Over the course of the 100 day challenge I did with my cooking group, I did a lot of experimenting with whole grain baking. I’ve finally reached a point where I feel comfortable doing most of my baking with whole grains, but I learned quite a few things along the way, including:
- Most whole grain recipes call for a mix of whole grain and refined flour, much like many store bought items that say “with whole grains” are a mix of whole grain and refined flours.
- A straight substitution of whole grain flour results in a very different texture, which can be much denser, with a thicker crumb.
- Whole grain pastry flour is a great alternative to heavier whole wheat and it’s worth it to learn when you like using each.
- If you are going gluten free, buckwheat, oats, rice flour, amaranth, almond and more are there to experiment with! Some give a nuttier flavor and denser feel while others are more cake-like.
As for specific recipes, here’s what I’ve found when making substitutions:
- Muffins and quick breads are extremely compatible with flour substitutions, especially moister breads (like banana or zucchini). For example, in my usual blueberry muffins, I subbed whole wheat pastry flour and used almond flour for the topping with great results. I had a lot of fun experimenting with banana bread, which might be the most forgiving quick bread of all. First, I used my family’s go-to recipe from The Settlement Cookbook and used half whole wheat and half rolled oats instead of regular flour. Then I tried Smitten Kitchen’s crackly banana bread and used a mix of buckwheat, flax meal and whole wheat flour (instead of millet, which I didn’t have on hand, I used a mix of chia hemp and buckwheat seeds (a cereal mix available at Outpost).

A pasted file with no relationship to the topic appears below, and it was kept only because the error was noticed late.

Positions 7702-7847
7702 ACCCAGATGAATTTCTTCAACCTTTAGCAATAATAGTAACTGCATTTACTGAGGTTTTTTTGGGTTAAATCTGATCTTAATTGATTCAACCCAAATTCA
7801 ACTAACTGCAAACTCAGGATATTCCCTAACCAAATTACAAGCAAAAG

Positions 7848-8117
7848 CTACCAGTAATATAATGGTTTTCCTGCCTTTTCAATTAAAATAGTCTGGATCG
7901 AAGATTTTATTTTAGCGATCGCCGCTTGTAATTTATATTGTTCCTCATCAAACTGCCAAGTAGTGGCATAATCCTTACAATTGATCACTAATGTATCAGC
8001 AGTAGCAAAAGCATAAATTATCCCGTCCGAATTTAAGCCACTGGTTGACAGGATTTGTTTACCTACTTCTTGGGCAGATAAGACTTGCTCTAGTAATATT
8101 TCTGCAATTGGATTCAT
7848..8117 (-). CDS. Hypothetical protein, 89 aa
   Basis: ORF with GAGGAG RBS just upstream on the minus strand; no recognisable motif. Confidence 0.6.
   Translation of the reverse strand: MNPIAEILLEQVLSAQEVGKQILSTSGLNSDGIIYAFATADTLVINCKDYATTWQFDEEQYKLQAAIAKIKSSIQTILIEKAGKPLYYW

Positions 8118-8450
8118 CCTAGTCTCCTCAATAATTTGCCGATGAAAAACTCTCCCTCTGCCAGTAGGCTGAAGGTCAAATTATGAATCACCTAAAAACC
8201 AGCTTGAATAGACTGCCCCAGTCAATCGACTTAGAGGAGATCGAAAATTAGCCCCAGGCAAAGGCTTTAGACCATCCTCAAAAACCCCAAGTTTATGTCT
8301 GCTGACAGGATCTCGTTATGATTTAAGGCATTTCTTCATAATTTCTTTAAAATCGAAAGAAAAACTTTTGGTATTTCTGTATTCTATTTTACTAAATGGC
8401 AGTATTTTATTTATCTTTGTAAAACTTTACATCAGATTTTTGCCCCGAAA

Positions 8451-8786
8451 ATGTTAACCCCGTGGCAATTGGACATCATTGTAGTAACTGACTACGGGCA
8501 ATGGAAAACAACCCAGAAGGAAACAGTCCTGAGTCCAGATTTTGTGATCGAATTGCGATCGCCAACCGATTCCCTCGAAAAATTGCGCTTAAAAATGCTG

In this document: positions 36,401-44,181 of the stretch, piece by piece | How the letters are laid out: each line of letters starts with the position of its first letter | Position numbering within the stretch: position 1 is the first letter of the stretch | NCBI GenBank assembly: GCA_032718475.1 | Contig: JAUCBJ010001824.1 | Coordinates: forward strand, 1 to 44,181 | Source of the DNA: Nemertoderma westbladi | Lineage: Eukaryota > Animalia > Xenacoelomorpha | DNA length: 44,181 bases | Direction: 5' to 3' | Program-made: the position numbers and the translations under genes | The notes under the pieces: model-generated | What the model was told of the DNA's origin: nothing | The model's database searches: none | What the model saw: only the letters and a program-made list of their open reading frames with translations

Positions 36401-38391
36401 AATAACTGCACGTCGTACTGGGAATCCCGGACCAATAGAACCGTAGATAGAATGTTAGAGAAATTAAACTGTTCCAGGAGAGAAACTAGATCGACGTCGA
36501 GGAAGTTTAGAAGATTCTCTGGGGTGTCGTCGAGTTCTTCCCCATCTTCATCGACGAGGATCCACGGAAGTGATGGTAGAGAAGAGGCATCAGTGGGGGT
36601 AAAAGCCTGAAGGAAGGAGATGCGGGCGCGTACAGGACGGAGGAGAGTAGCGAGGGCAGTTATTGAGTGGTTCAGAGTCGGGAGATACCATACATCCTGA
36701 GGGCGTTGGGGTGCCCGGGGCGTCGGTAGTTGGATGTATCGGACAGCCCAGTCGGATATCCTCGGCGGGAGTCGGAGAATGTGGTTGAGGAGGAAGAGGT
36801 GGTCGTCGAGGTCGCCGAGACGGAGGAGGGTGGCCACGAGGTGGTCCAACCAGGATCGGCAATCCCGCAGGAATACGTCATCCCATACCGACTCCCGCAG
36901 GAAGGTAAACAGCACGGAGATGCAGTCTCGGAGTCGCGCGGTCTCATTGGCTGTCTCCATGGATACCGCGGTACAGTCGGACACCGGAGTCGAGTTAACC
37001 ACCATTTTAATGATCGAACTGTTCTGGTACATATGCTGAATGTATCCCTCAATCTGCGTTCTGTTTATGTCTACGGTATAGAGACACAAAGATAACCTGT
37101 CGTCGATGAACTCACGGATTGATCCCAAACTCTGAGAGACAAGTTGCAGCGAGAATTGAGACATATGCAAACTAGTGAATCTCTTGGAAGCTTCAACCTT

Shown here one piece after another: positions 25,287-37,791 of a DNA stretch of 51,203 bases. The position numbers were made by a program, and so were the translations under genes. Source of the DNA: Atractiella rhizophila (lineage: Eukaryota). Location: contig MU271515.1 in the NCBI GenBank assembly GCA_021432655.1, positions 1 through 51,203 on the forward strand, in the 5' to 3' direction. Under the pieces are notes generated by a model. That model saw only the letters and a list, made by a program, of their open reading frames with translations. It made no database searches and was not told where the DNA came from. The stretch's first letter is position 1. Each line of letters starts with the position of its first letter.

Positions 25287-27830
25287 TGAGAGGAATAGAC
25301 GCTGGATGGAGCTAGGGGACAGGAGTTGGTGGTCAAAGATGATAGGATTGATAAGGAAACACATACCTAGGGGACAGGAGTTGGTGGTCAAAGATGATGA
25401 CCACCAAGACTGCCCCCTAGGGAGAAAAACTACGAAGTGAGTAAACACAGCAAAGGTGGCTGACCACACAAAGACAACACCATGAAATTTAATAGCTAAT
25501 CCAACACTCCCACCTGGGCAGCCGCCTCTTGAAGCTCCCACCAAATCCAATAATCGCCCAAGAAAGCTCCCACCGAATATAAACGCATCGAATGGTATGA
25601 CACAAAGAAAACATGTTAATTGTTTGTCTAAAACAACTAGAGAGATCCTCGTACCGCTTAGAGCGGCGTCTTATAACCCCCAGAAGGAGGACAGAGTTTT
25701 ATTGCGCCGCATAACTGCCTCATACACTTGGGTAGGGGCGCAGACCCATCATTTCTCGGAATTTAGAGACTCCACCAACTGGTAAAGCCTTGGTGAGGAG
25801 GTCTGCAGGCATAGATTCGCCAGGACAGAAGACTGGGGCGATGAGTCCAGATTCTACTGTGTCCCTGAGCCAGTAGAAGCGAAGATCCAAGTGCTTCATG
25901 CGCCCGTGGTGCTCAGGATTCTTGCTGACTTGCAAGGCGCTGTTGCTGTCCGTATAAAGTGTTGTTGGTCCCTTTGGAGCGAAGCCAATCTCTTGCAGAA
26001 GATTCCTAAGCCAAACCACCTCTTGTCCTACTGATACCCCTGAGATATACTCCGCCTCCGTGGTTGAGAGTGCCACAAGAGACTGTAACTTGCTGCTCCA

- Regular pancakes retain much of their texture with whole wheat pastry flour, but experimenting with variations like buckwheat crepes (flatter and nuttier) and oatmeal pancakes (much fluffier) is worth a try.
- It is a lot harder to blend a smooth pie crust with whole wheat pastry flour. It takes longer to get an even consistency and it cracks more easily when you roll it out and transfer it to the dish.
- Flour substitutions in cakes require more thought than anything else. I haven’t found a good substitute for cake flour. The good news is that there are plenty of excellent cakes that are designed around special flours, such as almond flour or corn meal. And for denser, richer cakes, like chocolate, using whole wheat pastry flour or another heavier flour might actually help the cake achieve the right texture without freezing (yes, some layer cake recipes suggest freezing the layers to achieve the desired texture).
As I mentioned above, I’ll probably continue to nix the refined flour for a lot of my baking — particularly muffins, scones and quick breads, because I prefer the texture with more natural flours. And, in fact, these are also the recipes that I’ve found to work best with natural sweeteners like maple syrup, honey and various raw sugars like date, coconut palm and sugar cane.
The one area where I might be inclined to “cheat” post-challenge would be with chiffon cakes and some sponge cakes. I haven’t been able to find a less-processed flour that achieves the right texture, and texture is important for these particular types of cake. Beaten egg whites just can’t hold up to the weight of some of these flours as well as others.
So that’s it: My findings on baking with whole grains. Of course, it’s very much based on my personal taste. Have you been baking with whole grains? What results have you seen?